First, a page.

In our diagnostic kit, the reactions take place on paper discs. The main benefit is that thanks to the hydrophilicity of the paper and the capillary action we eliminate the need for pumps and power for the movement of fluids. At each step, the paper discs slide into different fluidic paths and the reactions propagate. [2] Paper is also suitable for our device as it is affordable, compatible with clinical samples, captures RNA and provides a high surface area for the reactions to occur. Lastly, reagents and DNA circuits can be easily freeze-dried on paper, simplifying storage requirements. [3]

Reagent Encapsulation
The extraction buffers and the amplification reagents will be encapsulated in polymer bubbles that will break with a plastic needle that slides alongside the second layer. The content will come in contact and be absorbed by the paper disc. Given the small volumes of the reagents, this storage method is ideal as it prevents evaporation and replaces the need for pipetting or mechanical pumps and valves.

Detection Reaction
The detection reaction occurs on Paper Disc B. This disc carries the freeze-dried cell-free transcription-translation system with the DNA circuit, as well as excess trehalose. [4] Transcription of the circuit begins upon rehydration of the disc, producing toehold regulated trehalase genes. When the trigger RNA is present, the enzyme trehalase is produced. In the right pH conditions, trehalase hydrolyzes the existing trehalose to glucose, whose levels are then measured with a glucometer.

Hydrophobic Barrier
The hydrophobic barrier is a thin film that keeps the two paper discs separated so that reactions can run on both of them in parallel, without interference. [5] The one end of the film is stuck on the front side of the device so that the film falls behind after a certain step of layer two's sliding, allowing direct contact of the two paper discs. This happens at the end of the RNA amplification on Paper Disc A, where the amplified sample must wick to Paper Disc B for the detection reaction to occur.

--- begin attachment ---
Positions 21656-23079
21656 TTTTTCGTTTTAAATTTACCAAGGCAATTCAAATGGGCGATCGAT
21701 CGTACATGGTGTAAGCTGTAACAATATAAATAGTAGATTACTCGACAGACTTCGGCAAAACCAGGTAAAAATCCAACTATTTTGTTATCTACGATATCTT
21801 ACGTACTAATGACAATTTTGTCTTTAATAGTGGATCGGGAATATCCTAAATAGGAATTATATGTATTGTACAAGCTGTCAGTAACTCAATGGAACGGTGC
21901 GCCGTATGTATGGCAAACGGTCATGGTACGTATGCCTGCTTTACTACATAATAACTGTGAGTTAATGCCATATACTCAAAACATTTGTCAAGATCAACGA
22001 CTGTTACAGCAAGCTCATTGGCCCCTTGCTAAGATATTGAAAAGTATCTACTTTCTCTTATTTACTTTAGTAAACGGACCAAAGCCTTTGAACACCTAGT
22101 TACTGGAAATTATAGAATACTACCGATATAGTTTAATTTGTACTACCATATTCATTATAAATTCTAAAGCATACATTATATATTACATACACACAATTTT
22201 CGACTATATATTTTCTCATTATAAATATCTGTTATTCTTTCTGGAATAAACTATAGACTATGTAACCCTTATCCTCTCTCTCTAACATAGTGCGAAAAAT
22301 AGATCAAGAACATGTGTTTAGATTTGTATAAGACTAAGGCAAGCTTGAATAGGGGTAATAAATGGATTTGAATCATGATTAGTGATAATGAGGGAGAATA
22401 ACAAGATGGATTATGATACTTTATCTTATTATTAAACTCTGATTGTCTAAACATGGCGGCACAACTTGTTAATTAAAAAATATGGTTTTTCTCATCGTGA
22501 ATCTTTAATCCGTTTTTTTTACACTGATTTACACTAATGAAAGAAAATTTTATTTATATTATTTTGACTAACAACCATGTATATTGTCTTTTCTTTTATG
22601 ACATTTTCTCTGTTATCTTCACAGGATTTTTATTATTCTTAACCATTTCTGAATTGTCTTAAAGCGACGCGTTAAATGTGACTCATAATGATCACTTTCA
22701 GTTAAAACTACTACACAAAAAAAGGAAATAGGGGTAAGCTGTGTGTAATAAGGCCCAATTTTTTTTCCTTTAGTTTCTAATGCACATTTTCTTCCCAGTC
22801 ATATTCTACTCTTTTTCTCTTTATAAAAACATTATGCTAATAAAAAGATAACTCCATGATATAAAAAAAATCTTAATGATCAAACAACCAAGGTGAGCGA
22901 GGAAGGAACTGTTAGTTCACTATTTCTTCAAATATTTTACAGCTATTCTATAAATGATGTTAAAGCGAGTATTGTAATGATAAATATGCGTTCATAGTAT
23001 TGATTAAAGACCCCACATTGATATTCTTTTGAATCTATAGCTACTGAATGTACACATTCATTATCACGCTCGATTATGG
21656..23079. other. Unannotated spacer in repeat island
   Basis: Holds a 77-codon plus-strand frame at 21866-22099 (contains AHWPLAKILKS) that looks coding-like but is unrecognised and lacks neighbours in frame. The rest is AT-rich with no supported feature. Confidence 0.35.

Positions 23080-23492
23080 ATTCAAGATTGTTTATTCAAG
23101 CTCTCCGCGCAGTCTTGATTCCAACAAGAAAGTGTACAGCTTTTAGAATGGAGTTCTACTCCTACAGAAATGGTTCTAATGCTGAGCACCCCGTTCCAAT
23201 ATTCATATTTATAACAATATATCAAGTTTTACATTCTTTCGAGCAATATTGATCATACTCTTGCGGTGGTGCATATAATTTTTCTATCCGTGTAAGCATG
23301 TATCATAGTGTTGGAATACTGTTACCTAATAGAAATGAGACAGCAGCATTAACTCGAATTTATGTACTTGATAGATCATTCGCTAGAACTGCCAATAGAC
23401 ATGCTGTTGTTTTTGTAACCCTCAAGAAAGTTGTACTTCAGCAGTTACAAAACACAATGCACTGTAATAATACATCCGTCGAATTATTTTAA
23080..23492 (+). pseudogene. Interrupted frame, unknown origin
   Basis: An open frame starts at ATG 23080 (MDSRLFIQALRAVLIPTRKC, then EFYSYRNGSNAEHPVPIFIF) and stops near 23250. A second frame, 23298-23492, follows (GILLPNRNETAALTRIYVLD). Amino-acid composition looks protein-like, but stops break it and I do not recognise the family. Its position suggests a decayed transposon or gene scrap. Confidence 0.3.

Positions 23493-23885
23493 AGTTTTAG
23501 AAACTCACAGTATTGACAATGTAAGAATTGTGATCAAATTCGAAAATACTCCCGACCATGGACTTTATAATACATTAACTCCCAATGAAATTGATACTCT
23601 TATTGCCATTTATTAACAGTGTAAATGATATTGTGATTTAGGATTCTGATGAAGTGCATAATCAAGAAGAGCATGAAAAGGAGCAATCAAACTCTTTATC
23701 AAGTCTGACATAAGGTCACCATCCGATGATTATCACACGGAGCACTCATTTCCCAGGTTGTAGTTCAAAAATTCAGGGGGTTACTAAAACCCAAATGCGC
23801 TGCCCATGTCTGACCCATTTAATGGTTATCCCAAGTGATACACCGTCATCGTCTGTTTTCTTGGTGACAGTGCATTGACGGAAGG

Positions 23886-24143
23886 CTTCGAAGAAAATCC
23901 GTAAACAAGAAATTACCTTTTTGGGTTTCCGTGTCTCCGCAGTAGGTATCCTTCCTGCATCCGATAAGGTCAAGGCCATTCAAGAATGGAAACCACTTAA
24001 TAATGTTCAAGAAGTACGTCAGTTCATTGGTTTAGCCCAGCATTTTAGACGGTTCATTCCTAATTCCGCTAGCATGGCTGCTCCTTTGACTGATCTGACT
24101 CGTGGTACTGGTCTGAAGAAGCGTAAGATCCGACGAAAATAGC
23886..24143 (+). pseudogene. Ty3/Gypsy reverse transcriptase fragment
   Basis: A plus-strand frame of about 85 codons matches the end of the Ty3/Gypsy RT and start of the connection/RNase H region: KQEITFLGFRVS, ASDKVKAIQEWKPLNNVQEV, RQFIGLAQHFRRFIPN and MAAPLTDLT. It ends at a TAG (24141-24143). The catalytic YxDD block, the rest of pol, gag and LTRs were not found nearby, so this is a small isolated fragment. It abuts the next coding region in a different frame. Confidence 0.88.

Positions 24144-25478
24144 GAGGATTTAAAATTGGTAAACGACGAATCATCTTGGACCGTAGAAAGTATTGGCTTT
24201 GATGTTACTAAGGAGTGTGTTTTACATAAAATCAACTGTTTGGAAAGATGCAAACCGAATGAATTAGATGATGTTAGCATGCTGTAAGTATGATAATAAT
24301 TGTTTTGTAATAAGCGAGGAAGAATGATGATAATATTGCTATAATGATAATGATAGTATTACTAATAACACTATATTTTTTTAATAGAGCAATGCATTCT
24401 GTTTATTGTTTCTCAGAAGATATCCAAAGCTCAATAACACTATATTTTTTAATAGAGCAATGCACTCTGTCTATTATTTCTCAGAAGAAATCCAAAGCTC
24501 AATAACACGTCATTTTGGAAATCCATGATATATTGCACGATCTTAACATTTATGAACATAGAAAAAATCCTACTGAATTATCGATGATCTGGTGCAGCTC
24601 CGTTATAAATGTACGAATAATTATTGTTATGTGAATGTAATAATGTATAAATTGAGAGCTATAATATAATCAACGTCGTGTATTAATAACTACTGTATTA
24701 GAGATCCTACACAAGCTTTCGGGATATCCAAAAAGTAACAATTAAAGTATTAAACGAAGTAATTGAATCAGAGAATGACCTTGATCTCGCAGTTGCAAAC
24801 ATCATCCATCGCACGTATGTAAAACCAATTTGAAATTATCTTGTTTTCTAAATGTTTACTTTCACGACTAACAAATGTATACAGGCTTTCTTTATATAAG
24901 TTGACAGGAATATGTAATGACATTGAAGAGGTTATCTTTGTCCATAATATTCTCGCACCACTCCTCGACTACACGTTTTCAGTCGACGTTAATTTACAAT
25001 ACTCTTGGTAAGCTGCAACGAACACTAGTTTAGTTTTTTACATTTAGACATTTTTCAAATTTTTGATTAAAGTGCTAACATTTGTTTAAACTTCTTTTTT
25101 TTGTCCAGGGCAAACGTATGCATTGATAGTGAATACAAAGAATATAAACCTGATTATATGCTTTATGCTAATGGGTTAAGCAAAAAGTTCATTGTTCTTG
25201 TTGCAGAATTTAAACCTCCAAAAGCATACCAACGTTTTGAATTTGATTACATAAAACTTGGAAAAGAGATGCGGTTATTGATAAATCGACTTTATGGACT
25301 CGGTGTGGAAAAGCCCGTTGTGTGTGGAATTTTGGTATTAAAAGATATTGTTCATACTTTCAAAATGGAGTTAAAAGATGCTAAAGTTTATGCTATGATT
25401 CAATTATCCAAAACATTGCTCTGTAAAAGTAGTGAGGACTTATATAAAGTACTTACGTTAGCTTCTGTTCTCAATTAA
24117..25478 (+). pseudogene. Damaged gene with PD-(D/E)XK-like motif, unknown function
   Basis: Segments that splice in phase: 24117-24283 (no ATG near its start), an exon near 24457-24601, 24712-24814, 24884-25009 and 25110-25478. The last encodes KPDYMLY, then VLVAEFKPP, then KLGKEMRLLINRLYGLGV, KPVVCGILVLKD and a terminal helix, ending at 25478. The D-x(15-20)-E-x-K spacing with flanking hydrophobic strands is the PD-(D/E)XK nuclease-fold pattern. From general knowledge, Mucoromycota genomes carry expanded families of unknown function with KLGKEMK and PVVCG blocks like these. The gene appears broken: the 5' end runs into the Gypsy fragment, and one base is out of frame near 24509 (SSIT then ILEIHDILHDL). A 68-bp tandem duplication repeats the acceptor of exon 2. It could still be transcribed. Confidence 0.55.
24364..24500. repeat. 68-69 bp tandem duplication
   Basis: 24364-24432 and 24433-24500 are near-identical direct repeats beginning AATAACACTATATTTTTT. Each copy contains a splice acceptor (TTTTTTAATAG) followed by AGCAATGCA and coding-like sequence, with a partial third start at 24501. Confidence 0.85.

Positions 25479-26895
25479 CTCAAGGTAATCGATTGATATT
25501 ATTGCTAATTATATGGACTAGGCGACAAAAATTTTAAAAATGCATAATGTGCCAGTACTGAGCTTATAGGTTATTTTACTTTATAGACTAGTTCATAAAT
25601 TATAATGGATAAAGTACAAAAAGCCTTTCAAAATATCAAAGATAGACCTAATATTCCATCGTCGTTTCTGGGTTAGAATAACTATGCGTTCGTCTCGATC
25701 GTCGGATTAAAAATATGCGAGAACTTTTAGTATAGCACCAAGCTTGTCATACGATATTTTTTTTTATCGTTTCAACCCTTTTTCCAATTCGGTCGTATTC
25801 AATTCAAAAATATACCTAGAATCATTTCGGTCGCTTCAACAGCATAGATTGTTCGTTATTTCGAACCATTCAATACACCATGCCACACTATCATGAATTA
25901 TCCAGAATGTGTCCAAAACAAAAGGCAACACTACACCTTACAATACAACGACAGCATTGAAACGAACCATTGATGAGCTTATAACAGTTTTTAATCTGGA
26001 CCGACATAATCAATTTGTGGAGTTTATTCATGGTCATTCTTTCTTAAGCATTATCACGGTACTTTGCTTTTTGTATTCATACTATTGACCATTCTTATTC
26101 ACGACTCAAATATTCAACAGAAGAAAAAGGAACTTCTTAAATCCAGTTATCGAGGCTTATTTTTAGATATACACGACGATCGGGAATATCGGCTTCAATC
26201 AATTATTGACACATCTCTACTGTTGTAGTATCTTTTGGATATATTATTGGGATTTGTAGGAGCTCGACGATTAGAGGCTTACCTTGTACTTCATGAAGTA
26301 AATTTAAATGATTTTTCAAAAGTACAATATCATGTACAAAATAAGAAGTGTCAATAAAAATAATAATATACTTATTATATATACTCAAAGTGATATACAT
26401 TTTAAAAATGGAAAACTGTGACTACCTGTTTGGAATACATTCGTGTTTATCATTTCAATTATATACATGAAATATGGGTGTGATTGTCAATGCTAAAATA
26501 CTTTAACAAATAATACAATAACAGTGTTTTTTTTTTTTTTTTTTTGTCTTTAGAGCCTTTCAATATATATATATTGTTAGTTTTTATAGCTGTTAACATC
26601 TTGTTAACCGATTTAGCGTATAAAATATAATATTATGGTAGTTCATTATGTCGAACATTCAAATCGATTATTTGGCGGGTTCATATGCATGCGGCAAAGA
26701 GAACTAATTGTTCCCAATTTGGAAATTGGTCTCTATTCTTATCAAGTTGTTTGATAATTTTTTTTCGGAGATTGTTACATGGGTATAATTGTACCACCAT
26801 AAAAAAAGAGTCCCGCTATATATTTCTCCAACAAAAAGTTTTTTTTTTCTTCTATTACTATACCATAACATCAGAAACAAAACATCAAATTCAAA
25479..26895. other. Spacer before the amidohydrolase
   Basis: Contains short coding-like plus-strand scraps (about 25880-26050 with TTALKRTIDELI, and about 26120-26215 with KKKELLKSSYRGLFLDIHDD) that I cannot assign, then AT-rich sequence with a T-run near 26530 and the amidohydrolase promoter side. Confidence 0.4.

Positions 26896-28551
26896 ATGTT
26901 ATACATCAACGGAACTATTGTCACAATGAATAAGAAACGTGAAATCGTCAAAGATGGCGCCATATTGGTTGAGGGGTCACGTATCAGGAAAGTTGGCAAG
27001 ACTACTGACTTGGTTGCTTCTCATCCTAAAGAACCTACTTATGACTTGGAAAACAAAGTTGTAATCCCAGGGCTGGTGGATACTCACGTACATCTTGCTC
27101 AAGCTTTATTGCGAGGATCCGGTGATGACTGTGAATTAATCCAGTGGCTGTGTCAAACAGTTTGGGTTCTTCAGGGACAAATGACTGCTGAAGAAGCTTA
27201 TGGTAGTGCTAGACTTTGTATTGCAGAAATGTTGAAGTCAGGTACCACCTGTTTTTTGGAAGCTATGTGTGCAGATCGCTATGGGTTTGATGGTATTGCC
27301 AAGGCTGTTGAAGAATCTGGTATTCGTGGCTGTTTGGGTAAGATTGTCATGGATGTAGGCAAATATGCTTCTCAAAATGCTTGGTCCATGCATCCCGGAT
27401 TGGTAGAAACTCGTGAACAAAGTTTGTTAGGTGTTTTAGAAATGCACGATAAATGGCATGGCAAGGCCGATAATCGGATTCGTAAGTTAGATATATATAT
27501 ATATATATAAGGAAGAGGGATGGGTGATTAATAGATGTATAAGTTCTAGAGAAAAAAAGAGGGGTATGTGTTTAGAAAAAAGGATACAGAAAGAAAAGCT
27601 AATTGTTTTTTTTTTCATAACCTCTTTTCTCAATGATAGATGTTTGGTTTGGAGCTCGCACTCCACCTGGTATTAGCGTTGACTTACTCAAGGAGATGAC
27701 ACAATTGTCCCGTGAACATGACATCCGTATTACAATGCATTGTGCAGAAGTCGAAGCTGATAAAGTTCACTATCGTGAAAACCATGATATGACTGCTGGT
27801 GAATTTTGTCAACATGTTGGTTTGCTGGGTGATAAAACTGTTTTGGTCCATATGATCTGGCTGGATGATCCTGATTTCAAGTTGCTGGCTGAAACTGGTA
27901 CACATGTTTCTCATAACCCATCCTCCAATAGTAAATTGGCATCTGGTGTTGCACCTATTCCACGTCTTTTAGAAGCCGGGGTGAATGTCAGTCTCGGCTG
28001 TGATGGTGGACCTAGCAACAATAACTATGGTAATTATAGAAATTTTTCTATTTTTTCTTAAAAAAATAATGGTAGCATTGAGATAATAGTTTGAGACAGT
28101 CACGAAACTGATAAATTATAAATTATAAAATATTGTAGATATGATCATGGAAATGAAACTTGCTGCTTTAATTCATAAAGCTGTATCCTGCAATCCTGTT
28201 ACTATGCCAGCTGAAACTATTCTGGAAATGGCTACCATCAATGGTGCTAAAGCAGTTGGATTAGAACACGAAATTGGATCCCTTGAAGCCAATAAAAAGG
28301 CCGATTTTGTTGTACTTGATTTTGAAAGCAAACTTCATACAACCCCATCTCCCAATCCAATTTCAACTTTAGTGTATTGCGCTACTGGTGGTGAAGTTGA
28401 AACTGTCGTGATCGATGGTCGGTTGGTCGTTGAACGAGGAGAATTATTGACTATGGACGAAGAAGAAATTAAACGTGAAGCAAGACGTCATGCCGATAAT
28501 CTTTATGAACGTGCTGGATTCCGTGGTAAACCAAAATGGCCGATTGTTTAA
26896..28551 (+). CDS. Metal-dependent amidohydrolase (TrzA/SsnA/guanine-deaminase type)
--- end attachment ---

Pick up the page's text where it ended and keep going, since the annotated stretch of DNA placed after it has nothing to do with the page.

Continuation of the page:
Viral RNA Amplification
The kit is designed to detect the virus with an initial viral load down to 104 copies/mL in the sample. In order for the device to be sensitive, the viral RNA should be amplified, raising the trigger RNA sequence concentration levels. We chose to implement RPA (Recombinase Polymerase Amplification), an isothermal amplification method that operates between 37-42oC. This temperature range is favorable as the freeze-dried cell-free protein expression system works best at 37oC. Besides, this method delivers a number of copies comparable to PCR in less than 30 minutes. [6] Briefly, RPA reagents are freeze-dried on paper Disc A, to extend the shelf life of the kit in areas where refrigeration is inaccessible. The blister containing the RPA buffers breaks, the disc absorbs them and amplification occurs.

The isothermal amplification method, as well as the cell-free transcription-translation system, require a constant temperature. Both subsystems, as defined, function optimally in 37oC, therefore we propose the use of a self-regulating PTC thermistor as a heater. Positive Temperature Coefficient (PTC) thermistors are resistors whose resistance increases with temperature. Coupling this with an aluminum sheet to spread the heat and an insulating material to surround the kit, we expect a uniform temperature profile, that would need minimum power to maintain. The heating element and the power source, two small 3.7V batteries, are a cost-effective, portable and reusable solution. You can view here the models for temperature distribution and temperature dependance on heat transfer coefficient.

Control Test

Our proposed device includes a control test to further ensure its reliability.

More specifically, it is a positive control that gives the maximum value of glucose levels in the final solution. The control is similar to the detection assay, except that the riboswitches are triggered by human RNA found in the parapharyngeal sample. This way, the detected glucose levels indicate if anything during the process does not follow the designed path. If the output value is not within the expected range but significantly lower, a false negative signal is identified.

Given the nature and the aim of our test, that is a tool for mass testing for a first immediate diagnosis, we concluded that a negative control would add complexity to our device rather than provide useful information. Avoiding a false positive would, of course, be desirable, however, for safety reasons, all signals positive to MERS-CoV diagnosis should be further tested by the conventional laboratory assays. In addition, a binary test is widely considered more user-friendly than one demanding three measurements and the subsequent comparisons.